Adjustment Disorder – Signs & Symptoms – Treatment of Psychiatric Issues

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Adjustment disorder can have a significant negative impact on an individual’s day to day functioning. The disorder typically results in behaviour or emotional responses to external stressors. The disorder is characterised by an inappropriate response or reaction to what would be considered a normal response or reaction to the external trigger.

The condition normally begins approximately two to three months after the initial trigger and usually does not last longer than half a year. There are exceptions to this, for example when one experiences a sudden traumatic event, like death, which would trigger an immediate onset of the condition

Health care professionals have yet to be able to identify the exact root cause of the disorder, however environmental factors, genetics and changes in brain chemistry have been identified as significant contributors.  Below are examples of external stressors and/or dynamics that have been demonstrated to assist health care professionals with the final diagnosis:

  • Experiencing the loss of a loved one
  • Ending an intimate relationship
  • Having another mental disorder
  • Lacking social skills
  • Lacking appropriate coping skills
  • Being a victim of assault, abuse, and/or neglect
  • Surviving a natural disaster
  • Being diagnosed with a progressive medical condition
  • Experiencing a traumatic event

The symptoms of the disorder do, and can, vary from individual to individual. The symptoms present as either behavioural, physical, cognitively or psychosocial, or a combination of these. Below are examples of these symptoms:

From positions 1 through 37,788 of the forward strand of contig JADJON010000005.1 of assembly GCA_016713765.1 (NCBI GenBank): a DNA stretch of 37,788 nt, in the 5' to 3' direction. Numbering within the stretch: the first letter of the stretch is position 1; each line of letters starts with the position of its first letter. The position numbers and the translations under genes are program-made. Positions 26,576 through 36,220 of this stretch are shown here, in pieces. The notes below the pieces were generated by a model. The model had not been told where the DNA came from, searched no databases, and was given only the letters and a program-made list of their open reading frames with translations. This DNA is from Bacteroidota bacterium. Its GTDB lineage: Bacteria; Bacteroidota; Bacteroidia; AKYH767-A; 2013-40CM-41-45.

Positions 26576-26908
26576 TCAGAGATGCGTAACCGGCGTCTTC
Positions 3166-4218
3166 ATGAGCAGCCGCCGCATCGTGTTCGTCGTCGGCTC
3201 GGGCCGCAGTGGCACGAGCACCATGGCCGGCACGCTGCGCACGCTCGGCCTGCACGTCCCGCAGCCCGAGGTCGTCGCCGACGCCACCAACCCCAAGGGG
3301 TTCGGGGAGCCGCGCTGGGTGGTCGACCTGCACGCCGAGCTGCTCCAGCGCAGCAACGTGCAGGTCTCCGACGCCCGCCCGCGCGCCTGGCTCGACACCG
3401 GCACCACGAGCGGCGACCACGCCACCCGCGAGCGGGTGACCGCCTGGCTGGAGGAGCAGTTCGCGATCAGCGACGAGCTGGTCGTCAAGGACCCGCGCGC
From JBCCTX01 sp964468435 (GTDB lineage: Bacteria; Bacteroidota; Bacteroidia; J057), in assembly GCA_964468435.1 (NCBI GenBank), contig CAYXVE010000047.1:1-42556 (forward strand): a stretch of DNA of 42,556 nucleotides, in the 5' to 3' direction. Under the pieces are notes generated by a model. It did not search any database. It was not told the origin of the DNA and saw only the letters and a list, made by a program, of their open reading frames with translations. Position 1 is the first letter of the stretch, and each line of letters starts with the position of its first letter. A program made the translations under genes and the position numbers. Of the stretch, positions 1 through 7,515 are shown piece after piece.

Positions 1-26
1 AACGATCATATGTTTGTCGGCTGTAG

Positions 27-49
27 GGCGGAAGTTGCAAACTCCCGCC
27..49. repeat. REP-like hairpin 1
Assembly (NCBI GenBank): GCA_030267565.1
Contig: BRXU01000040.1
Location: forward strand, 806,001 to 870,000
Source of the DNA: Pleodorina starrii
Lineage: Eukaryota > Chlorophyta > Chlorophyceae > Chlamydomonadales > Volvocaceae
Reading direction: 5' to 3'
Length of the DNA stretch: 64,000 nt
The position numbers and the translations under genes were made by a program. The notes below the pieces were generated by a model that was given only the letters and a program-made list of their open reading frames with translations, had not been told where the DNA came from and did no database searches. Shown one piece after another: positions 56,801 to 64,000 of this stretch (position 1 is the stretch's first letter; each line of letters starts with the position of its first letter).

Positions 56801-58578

Behavioural symptoms:

  • Disinterest in activities once enjoyed prior to the stressor(s)
  • Being argumentative
  • Using and/or abusing substances
  • Vandalism

Physical symptoms:

  • Inability to sleep
  • Heart palpitations
  • Chest pains
  • Headaches
  • Stomachaches
  • Fatigue

Cognitive symptoms:

  • Lack of concentration
  • Inability to commit to plans
  • Feeling overwhelmed
  • Trouble with memory

Psychosocial symptoms:

  • Increased levels of stress
  • Increased anxiety
  • Inability to experience pleasure
  • Feelings of desperation
  • Suicidal thoughts
  • Hopelessness
  • Depressed mood

The effects of an adjustment disorder can be significant for any individual’s ability to operate effectively in their day to day lives and relationships. Below is a list of examples of these effects:

  • Family discord
  • Decreased performance at work or school
  • Change in interpersonal relationships
  • Complications in medical conditions
  • Substance use
  • Self-injury
  • Suicidal attempts
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